Sham Offers of Reemployment After Termination Backfires Big Time :

In Ensign v Price’s Alarm  ( 2009) Ltd ( 2017 BCSC 2137) Kent J. had a situation where a 63 year old Medical Alert Advisor with 12.5 years service making $30,000/year was terminated without cause. After paying only 8 weeks termination pay and then  receiving a demand letter from the Plaintiff, the Defendant made a series of 3 offers of inferior employment with various  conditions attached, which the Plaintiff rejected . The Defendant then  tried to use these rejections to support an argument that the Plaintiff had failed to mitigate his damages.

Not only did the Court find that the Plaintiff’s rejection of these job offers  was well founded and that he had not failed to mitigate his damages, but also that the actions of the employer were so agressive that an award of $25,000 for aggravated damages, in addition to the 12 month notice period was warranted.

This is what the judge had to say:

The evidence of Mr. and Mrs. Ensign on these matters is uncontroverted and while it is uncorroborated by physicians or other third parties, I nevertheless accept it in its entirety.  The defendant was not truthful and candid with Mr. Ensign about the reasons for his termination.  It had the benefit of legal counsel before Mr. Ensign’s working notice period had expired and, given the absence of any written employment agreement limiting notice, must be taken to have known that eight weeks’ notice was woefully inadequate.  Instead of righting the wrong by reinstatement or offering an alternative position with appropriate encouragement, training and remuneration “top ups” or guarantees for the ensuing 10 months, the defendant embarked on aggressive and unmeritorious defence tactics that it must have known would cause financial stress and considerable worry on the part of Mr. Ensign.  There can be no doubt that this is the type of conduct and impact upon a wrongfully dismissed employee that an award of aggravated damages is designed to address.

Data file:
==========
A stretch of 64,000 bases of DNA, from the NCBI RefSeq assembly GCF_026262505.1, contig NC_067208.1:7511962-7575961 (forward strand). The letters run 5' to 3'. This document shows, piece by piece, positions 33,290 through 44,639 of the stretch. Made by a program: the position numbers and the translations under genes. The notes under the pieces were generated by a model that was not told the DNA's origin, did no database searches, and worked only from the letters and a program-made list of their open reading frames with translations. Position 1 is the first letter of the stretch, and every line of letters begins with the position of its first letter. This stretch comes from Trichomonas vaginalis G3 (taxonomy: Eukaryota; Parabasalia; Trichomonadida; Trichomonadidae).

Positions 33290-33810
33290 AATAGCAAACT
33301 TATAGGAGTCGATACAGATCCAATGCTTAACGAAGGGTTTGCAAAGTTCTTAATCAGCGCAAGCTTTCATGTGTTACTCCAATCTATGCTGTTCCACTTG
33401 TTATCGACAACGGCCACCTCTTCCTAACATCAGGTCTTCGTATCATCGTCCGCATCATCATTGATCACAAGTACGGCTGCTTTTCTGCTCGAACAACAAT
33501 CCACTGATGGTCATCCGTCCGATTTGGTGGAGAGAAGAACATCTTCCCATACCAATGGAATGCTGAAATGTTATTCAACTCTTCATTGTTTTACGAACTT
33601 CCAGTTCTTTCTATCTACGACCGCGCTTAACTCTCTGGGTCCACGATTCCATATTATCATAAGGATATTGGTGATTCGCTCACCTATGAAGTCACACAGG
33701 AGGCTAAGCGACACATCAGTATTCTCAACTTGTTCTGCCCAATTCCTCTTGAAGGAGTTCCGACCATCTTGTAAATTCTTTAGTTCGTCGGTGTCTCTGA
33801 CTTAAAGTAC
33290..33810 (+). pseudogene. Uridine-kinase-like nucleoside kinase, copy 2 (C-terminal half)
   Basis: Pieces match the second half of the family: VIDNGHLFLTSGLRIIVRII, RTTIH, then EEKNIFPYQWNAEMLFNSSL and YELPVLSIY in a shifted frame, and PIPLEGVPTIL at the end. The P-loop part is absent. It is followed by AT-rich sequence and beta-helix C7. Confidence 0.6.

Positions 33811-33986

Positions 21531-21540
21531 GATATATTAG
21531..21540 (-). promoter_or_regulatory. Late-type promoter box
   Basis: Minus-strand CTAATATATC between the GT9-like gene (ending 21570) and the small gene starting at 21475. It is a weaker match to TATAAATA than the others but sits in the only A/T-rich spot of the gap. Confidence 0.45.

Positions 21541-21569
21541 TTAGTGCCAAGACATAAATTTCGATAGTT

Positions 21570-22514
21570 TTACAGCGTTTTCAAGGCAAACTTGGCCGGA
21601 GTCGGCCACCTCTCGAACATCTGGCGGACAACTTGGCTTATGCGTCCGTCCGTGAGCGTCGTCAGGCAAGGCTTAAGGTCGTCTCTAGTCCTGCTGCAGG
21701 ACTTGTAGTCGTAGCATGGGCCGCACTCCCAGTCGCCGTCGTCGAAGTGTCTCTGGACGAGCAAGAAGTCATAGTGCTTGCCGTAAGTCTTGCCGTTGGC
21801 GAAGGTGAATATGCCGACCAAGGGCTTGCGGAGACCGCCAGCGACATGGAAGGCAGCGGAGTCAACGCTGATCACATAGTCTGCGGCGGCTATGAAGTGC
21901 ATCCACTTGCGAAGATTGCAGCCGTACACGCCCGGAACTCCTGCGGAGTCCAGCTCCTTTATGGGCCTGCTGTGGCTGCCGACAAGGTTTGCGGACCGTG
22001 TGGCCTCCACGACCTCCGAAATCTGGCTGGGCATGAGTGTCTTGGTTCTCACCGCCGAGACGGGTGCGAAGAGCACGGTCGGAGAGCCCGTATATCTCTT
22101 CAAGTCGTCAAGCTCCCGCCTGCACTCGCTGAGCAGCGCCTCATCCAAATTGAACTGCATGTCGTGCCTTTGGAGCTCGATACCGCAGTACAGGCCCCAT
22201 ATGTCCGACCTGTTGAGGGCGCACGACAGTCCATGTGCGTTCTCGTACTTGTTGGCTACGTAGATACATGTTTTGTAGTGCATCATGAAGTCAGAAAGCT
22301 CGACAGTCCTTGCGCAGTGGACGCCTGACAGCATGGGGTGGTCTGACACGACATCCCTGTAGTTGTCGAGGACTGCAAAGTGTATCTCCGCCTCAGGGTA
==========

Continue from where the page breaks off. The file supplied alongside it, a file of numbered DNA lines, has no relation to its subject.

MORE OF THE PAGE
Whoever said that the ” best defence is an offence” was wrong. This is a prime example of how some Courts will treat overly aggressive litigation tactics that cause real damage to their litigation opponents.